10 UK Export News You Might’ve Missed – Week 37

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week 37

In this edition of Export News from Expordite, we’ll cover the top 10 UK export news and headlines from week 37 of 2023 — September 11th-17th, 2023.

Key News:

1. AI Use Cases in Customs Compliance: Are We There Yet?

“Artificial Intelligence (AI) is permeating many areas of commerce, society, and governance. That includes the field of international trade — arguably one of the few fields where these aspects must seamlessly work together.

Experts predict that cross-border trade will reach a volume of several trillion USD by 2031. Today, many countries are dependent on imports and exports, and the free flow of goods and services is a major boost to many economies. However, these huge volumes of trade present a significant challenge to transport and customs authorities around the world. There are attempts to modernize the customs compliance systems to facilitate the process and reduce the administrative burden.

The HMRC’s upcoming upgrade of the UK’s 30-year-old customs compliance system is a big example of that. It’s no surprise that AI, being a major driving force behind overcoming many business challenges, has also made its way into international trade.”

Source: TechAcute (article by our founder Kate Sukhanova)

2. UK Export Finance helps Surrey cleantech firm supply to 2.0 GW solar facility in India

A small cleantech firm in Surrey has secured a £4 million order to supply its technology to a projected 2.0 gigawatt solar facility in India, unlocking a major export opportunity with support from UK Export Finance (UKEF).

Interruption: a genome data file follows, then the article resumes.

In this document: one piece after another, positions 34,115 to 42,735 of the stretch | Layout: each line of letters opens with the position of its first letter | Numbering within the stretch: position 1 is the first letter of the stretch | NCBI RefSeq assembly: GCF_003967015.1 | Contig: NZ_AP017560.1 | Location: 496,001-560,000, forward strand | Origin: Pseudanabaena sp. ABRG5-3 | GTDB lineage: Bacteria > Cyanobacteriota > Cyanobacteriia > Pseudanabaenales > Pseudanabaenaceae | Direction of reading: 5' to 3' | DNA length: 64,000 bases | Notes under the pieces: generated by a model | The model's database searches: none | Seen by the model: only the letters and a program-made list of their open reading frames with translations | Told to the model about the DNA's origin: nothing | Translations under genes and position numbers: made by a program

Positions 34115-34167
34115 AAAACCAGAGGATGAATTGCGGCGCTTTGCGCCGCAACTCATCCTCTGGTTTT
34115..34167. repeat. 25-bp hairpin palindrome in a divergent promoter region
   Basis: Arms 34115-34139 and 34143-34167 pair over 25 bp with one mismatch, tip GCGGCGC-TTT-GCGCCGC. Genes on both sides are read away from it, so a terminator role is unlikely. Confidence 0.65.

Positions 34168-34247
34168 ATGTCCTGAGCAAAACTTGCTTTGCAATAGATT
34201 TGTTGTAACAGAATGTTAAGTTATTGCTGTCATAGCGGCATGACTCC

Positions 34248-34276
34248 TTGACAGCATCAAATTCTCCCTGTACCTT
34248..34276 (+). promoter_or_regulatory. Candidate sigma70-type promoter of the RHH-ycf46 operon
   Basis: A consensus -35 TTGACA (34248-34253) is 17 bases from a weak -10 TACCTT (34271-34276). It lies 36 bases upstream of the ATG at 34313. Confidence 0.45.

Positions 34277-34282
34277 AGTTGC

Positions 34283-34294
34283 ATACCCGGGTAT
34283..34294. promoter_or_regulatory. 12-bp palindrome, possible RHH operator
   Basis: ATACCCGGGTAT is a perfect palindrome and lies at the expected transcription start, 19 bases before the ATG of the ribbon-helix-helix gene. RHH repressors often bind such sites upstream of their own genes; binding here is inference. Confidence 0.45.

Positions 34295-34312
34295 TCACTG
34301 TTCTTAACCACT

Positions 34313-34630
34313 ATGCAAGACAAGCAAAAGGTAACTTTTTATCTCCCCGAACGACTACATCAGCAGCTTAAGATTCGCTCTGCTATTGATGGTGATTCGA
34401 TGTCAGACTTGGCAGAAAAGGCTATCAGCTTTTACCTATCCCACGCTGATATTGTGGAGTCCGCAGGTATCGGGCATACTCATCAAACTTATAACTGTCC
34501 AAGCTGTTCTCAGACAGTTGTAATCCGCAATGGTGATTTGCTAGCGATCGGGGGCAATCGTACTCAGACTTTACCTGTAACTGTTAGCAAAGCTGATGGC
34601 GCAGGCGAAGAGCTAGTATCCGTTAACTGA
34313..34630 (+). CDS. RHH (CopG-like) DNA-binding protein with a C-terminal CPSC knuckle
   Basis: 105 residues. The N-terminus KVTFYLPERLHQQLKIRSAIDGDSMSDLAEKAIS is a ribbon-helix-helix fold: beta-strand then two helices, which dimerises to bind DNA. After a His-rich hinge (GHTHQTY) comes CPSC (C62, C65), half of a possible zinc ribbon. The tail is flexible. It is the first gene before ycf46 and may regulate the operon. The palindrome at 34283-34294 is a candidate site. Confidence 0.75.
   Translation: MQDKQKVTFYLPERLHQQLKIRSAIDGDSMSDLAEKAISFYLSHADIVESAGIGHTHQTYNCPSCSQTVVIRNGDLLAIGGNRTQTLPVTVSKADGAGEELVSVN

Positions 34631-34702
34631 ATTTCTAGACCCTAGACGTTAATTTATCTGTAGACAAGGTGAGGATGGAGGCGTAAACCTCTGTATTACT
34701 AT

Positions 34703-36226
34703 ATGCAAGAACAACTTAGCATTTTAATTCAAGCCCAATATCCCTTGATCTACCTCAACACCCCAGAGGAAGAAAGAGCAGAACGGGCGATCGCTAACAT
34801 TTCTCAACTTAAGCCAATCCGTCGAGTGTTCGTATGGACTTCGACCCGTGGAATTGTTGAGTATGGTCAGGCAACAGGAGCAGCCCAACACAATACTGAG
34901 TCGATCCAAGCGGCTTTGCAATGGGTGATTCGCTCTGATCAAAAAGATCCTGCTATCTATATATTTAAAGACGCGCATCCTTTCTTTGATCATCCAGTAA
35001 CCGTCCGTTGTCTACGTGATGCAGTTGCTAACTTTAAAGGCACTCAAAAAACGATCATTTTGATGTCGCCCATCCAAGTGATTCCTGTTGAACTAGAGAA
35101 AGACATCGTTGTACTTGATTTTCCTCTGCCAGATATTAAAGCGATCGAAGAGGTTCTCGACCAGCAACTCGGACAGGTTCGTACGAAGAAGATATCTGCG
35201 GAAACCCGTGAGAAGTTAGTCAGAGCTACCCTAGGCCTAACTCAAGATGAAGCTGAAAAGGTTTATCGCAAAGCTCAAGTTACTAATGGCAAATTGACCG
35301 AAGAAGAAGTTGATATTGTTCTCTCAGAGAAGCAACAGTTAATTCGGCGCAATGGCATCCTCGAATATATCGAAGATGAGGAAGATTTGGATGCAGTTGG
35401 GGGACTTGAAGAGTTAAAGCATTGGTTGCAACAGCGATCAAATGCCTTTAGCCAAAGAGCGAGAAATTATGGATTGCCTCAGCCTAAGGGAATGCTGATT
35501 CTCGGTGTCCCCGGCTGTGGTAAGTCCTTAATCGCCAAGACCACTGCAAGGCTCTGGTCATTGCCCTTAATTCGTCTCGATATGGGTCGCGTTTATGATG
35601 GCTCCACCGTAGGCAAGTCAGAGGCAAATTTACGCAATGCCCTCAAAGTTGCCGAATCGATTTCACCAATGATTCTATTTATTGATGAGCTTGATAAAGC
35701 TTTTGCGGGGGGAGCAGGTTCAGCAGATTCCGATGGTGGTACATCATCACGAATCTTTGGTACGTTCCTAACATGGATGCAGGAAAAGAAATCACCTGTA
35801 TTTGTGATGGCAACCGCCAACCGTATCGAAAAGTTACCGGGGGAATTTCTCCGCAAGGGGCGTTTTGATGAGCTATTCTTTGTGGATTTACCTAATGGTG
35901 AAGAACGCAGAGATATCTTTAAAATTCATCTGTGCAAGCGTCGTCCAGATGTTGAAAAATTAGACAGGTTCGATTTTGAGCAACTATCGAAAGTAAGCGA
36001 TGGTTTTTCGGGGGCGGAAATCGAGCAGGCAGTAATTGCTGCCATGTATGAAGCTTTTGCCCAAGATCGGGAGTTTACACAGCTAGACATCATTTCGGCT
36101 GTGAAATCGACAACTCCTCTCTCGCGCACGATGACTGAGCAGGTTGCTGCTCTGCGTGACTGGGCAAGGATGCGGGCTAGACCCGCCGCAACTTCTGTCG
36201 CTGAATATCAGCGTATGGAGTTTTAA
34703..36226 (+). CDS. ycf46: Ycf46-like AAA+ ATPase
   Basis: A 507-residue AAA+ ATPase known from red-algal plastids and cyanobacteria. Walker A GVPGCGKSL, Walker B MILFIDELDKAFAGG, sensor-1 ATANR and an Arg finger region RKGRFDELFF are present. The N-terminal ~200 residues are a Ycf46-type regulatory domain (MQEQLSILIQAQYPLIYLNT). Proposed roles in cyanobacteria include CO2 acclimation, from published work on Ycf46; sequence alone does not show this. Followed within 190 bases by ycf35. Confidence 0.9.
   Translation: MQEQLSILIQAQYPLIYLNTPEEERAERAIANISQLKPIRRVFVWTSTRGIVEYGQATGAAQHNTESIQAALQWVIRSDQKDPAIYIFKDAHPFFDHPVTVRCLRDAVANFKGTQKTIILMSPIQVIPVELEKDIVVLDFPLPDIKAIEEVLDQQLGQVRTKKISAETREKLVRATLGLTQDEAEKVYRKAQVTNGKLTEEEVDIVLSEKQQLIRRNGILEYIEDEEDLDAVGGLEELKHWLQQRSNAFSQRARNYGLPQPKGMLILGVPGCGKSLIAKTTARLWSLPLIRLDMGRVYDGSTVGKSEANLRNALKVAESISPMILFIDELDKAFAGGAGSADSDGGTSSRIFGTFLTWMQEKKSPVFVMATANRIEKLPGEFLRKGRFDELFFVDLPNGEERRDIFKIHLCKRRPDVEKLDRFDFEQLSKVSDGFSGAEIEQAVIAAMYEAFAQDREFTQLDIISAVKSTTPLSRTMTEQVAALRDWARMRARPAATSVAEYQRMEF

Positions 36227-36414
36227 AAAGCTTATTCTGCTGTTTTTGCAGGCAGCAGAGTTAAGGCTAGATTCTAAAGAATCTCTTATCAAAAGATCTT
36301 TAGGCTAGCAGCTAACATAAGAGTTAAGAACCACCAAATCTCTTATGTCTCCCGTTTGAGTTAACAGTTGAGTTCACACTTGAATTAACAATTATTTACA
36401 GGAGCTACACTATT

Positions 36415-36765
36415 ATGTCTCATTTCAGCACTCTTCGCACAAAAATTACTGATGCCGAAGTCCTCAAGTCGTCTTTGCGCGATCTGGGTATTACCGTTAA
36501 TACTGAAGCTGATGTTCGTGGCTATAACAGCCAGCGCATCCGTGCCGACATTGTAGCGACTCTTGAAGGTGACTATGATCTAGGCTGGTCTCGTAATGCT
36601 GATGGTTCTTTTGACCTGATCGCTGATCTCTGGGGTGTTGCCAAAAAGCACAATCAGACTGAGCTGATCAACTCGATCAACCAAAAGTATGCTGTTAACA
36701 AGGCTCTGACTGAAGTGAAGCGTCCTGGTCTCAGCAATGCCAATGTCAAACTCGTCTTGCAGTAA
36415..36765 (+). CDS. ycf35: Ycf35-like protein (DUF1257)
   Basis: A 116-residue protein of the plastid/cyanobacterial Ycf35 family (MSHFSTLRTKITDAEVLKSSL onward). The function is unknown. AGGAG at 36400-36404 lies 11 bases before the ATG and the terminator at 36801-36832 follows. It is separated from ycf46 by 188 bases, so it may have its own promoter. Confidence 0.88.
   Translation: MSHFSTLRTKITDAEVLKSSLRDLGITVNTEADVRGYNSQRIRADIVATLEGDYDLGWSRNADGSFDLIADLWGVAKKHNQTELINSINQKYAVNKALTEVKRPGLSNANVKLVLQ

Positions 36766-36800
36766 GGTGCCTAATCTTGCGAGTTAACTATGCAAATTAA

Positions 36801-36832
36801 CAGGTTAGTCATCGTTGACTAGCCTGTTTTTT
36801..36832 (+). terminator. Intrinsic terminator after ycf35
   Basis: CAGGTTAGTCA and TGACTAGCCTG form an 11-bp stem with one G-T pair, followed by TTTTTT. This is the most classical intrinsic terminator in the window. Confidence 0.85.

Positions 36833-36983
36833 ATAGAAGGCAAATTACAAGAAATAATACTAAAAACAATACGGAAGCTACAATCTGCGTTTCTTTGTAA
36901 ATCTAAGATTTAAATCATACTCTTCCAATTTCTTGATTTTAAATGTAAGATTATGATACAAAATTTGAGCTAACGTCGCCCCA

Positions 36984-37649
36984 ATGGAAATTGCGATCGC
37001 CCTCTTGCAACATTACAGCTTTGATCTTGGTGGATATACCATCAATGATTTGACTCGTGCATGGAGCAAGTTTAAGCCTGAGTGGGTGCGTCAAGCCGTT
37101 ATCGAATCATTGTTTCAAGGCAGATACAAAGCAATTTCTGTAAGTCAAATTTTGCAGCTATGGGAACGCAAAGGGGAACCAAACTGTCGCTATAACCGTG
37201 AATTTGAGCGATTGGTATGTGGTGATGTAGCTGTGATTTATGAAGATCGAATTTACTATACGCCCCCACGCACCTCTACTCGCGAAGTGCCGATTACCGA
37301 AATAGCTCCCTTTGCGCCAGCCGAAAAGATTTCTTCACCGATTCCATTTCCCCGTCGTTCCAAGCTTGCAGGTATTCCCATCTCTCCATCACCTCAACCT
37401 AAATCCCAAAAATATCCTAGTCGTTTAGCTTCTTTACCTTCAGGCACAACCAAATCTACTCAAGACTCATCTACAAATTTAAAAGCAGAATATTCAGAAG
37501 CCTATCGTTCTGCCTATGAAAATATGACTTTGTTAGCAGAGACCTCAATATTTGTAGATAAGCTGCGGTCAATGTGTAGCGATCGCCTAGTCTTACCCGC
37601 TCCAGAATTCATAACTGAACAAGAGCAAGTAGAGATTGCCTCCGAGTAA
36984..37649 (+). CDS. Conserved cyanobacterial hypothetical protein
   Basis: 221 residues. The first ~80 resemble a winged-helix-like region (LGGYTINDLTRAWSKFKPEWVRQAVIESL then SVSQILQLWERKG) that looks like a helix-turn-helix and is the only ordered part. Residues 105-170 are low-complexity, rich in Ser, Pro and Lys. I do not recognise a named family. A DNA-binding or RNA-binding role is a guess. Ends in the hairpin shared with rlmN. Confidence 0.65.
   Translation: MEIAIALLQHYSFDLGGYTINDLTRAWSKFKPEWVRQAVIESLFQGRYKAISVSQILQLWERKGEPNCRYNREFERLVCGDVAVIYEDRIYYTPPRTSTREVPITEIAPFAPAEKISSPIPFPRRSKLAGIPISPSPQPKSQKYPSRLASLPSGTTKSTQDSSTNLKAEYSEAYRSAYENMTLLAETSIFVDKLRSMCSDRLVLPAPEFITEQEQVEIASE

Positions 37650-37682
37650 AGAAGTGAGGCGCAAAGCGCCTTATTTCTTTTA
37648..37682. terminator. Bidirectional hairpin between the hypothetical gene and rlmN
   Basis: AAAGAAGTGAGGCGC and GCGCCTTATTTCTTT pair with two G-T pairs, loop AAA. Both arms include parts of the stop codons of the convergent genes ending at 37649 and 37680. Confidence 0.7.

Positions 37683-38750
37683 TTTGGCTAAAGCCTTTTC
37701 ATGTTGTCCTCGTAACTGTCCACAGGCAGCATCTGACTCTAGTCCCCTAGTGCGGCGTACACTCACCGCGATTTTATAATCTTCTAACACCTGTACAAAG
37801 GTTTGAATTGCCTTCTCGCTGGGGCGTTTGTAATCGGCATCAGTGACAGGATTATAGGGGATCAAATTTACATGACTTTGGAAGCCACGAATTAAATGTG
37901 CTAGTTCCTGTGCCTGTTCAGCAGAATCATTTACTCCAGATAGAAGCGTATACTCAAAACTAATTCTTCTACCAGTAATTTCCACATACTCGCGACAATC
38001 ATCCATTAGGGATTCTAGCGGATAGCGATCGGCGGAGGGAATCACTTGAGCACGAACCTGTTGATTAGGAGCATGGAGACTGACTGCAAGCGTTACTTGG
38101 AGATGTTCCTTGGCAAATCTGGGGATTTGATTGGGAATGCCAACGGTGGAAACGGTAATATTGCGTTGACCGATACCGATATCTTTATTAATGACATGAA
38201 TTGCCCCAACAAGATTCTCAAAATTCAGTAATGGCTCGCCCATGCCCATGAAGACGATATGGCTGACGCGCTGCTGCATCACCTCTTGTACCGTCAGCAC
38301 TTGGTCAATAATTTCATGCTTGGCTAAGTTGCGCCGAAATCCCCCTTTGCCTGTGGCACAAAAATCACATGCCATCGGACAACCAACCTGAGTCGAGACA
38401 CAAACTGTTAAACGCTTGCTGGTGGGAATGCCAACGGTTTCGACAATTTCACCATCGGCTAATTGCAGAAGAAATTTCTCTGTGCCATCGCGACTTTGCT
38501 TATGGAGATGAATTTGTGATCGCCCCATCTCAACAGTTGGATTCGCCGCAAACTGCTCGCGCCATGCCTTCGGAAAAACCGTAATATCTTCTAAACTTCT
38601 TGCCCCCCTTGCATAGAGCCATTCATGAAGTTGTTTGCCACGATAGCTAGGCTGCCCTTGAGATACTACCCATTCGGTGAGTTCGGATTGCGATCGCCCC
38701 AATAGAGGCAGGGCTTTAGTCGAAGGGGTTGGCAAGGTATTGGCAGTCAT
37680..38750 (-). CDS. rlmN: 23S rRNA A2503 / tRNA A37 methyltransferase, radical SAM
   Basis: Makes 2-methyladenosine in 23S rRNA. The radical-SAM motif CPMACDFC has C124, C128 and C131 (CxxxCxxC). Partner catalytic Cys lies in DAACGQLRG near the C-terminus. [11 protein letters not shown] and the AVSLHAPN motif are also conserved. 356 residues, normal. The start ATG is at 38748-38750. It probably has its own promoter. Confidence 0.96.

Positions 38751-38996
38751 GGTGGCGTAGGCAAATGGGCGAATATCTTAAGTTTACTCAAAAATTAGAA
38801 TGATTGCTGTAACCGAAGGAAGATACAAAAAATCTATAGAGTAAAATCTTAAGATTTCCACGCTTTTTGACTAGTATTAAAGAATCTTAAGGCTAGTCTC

Gas Recovery and Recycle Limited (GR2L) is a micro-SME business which has developed, patented and exported cutting-edge technology to reduce the energy consumption, carbon footprint and cost of manufacturing solar panels.

Source: GOV.uk


The ONS data for July shows a 2.1% increase in UK goods export chained volumes (the measure which removes the effects of inflation) on the previous month, and a 0.4% rise in goods import chained value compared with June.

Exports to the EU rose on both the current values and chained volumes measures (by 4.4%) with increases in fuels and machinery sales (including power generators). Exports to the rest of the world experienced downward pressures from fuels, machinery and transport equipment.

Estimated UK services export performance remained at the same levels as in June – on both the chained volumes and current values measures.

Source: BCC

5. Board of Trade should be independent body, government told

“Over 80 leading academics, industry bosses, trade advisors and trade bodies have written to Trade Secretary Kemi Badenoch MP, urging the Government to make the Board of Trade independent.

The letter comes amid speculation that the Government is organising a rare ‘revamp’ of the Board of Trade to include advisers from the music and fashion industries, but with the Secretary of State for Business and Trade continuing to serve as President.

News about the move has brought leading figures from across academia, economics and business, together with trade bodies and former diplomats to ensure the ‘revamp’ is used to give the Board of Trade a meaningful role when it comes to scrutinising new trade deals and assessing the UK’s trading performance.